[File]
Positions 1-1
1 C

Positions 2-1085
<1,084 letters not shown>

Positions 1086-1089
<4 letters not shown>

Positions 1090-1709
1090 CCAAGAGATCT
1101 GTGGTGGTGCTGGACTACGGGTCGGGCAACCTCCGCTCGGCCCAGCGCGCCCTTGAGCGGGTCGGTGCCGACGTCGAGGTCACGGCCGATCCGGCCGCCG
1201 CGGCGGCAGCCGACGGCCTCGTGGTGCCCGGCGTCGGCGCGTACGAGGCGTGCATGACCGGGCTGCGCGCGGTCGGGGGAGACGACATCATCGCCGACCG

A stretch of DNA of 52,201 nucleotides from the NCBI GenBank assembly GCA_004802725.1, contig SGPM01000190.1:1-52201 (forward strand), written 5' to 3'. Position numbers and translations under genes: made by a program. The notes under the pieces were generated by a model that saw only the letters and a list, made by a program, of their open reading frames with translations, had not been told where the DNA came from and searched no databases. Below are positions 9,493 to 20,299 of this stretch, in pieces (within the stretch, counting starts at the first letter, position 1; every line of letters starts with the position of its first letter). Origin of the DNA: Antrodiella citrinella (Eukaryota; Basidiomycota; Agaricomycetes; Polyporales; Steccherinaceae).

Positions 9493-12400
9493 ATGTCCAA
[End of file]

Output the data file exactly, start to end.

Positions 1-1
1 C

Positions 2-1085
<1,084 letters not shown>

Positions 1086-1089
<4 letters not shown>

Positions 1090-1709
1090 CCAAGAGATCT
1101 GTGGTGGTGCTGGACTACGGGTCGGGCAACCTCCGCTCGGCCCAGCGCGCCCTTGAGCGGGTCGGTGCCGACGTCGAGGTCACGGCCGATCCGGCCGCCG
1201 CGGCGGCAGCCGACGGCCTCGTGGTGCCCGGCGTCGGCGCGTACGAGGCGTGCATGACCGGGCTGCGCGCGGTCGGGGGAGACGACATCATCGCCGACCG

A stretch of DNA of 52,201 nucleotides from the NCBI GenBank assembly GCA_004802725.1, contig SGPM01000190.1:1-52201 (forward strand), written 5' to 3'. Position numbers and translations under genes: made by a program. The notes under the pieces were generated by a model that saw only the letters and a list, made by a program, of their open reading frames with translations, had not been told where the DNA came from and searched no databases. Below are positions 9,493 to 20,299 of this stretch, in pieces (within the stretch, counting starts at the first letter, position 1; every line of letters starts with the position of its first letter). Origin of the DNA: Antrodiella citrinella (Eukaryota; Basidiomycota; Agaricomycetes; Polyporales; Steccherinaceae).

Positions 9493-12400
9493 ATGTCCAA